More tulips…

Finger vase, five-finger vase, fan vase, trumpet vase are all names for this ‘tulipiere,’ a style of vase with multiple openings and a shared water vessel.  Finger vases were commonly seen filled with dried flowers in colonial arrangements in my hometown of Williamsburg VA. There I learned the container originated in the 17th-century with the Dutch who displayed one tulip per opening.

Well, that’s what I thought until last month. The Wall Street Journal ran an article that changed my mind. The vessels with multiple spouts like the one below and other styles of flower pots, as well as different ‘tulipieres’ were designed by the Delft manufacturers for Britain’s Queen Mary II to be used for any cut flowers. The queen’s flowers were refreshed three times a week… and not just with tulips.

So I learned something new…. and although the container isn’t just for tulips, it is still called a ‘tulipiere.’ I have used it with whatever flowers are in bloom, but, today, for a garden club event, I placed one tulip per opening surrounded by a variety of other blooms and a few dried finds from the garden.

five finger container

It’s way too early to pick anything but a few tulips and daffodils from this New Hampshire garden, but one tiny bloom, barely noticeable in the arrangement, was from this yard. I was excited to spot our muscari or grape hyacinth this morning. The tiny plants are just beginning to bloom now in shades of blue and white. It really is spring!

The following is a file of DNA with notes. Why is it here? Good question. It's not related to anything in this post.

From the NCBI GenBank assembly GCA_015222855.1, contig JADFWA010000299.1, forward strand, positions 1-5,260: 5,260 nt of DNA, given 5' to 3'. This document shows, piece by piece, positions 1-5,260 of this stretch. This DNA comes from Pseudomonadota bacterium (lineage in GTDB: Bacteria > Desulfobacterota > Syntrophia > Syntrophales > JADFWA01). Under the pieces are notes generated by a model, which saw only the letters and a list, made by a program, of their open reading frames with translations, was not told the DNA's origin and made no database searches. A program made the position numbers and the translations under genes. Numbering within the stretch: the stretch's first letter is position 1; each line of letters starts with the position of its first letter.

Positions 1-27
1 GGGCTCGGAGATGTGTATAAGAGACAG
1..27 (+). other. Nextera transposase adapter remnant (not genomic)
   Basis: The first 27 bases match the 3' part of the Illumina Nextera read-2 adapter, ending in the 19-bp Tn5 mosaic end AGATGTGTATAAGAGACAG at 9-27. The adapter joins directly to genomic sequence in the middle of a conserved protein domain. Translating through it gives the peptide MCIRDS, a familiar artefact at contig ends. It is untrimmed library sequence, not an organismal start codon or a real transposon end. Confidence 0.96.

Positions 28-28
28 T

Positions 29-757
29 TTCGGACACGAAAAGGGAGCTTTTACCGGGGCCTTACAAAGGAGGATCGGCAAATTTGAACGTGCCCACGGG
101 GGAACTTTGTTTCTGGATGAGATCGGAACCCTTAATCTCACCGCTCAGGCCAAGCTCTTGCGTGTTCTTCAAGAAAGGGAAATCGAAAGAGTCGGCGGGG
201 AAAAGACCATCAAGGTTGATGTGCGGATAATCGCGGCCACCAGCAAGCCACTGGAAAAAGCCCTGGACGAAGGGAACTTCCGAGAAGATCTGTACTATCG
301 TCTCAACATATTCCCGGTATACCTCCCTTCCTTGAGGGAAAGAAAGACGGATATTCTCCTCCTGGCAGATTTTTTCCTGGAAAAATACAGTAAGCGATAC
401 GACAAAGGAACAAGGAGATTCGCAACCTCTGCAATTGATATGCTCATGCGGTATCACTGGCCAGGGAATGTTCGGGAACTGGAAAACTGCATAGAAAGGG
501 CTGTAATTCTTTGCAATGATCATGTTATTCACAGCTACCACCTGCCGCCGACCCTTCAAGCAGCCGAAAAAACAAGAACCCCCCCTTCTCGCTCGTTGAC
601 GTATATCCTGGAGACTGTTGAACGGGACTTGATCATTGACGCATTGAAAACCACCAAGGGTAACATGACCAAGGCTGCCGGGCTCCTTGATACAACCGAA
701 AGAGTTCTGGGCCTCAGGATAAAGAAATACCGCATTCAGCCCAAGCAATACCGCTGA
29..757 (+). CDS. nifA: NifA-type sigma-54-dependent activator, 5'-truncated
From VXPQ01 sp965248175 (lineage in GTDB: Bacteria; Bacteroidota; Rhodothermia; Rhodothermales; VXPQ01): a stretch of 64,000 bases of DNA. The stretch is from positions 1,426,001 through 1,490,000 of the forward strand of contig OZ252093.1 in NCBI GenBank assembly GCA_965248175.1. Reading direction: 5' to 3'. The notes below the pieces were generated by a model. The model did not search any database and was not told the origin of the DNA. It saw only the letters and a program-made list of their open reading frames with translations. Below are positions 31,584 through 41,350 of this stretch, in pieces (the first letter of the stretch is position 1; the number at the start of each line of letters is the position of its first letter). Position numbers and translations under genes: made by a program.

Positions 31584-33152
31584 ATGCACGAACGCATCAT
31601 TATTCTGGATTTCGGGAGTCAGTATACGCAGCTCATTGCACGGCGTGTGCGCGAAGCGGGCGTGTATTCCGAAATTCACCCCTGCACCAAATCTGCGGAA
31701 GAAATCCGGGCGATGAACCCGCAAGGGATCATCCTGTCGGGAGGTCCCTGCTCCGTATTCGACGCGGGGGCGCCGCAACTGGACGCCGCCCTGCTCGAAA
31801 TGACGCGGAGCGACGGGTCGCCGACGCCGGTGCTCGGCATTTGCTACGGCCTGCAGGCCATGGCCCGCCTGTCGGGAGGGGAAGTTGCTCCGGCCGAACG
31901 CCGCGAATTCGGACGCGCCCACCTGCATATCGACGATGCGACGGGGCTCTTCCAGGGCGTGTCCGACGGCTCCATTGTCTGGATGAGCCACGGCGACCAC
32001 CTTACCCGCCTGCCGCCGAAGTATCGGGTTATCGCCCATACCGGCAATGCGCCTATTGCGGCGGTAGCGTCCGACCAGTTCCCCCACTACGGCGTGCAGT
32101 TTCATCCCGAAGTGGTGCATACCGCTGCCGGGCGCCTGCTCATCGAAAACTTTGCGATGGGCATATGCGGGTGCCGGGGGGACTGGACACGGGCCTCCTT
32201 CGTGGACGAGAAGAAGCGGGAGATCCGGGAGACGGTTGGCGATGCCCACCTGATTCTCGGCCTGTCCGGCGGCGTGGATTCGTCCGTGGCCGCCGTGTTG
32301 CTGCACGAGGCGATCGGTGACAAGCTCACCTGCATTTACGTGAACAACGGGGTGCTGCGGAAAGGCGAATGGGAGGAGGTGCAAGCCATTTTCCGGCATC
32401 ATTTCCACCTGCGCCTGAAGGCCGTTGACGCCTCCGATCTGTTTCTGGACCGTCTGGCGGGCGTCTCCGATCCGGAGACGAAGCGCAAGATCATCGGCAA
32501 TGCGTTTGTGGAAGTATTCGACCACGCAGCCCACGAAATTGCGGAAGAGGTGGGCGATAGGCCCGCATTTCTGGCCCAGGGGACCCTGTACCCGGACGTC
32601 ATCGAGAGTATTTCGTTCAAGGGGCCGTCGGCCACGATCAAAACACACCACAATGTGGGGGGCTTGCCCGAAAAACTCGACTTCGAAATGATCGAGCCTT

Muscari armeniacum

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There’s nothing like a parade!

Small towns have the most amazing parades. The population of the small town of Stratham NH is less than 8,000, yet the community capped off their 300th anniversary year with a phenomenal and well-organized parade. Several marching bag pipe bands, a fife & drum band, Shriner clowns, ‘Extreme Air’ jump rope group, local selectmen, a pig, horses, cattle, a number of fire trucks from neighboring towns, old tractors, new tractors, Miss Stratham Fair, antique cars, politicians, and floats by a number of organizations, a church, library, Historic Society, local schools, and one garden club…. mine!

My awesome co-chair and I made about 50 large crepe paper flowers and with our straw hats and best smiles, we headed out on the 2-mile trek. Four members rode in a cart while about 10 of us made the walk, all waving our flowers… with one member telling the crowds lining the streets that these flowers are “perfect for our drought!” We pushed a wheelbarrow full of the flowers and all carried a garden rake.

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Waiting our turn to join the parade…

Naturally, it’s always the children who are the most excited at parades. Every other group or float tossed or handed out candy to the almost frenzied youth all along our route. (Yes, we were able to snag a little bit of sugar and chocolate for ourselves…)

Before we knew it, we had reached the end. It was a good feeling to support the Stratham community and we were happy to hear the crowds call out thanks and clap in appreciation for all we do in this community.  All good…

this photo courtesy www.seacoastonline.com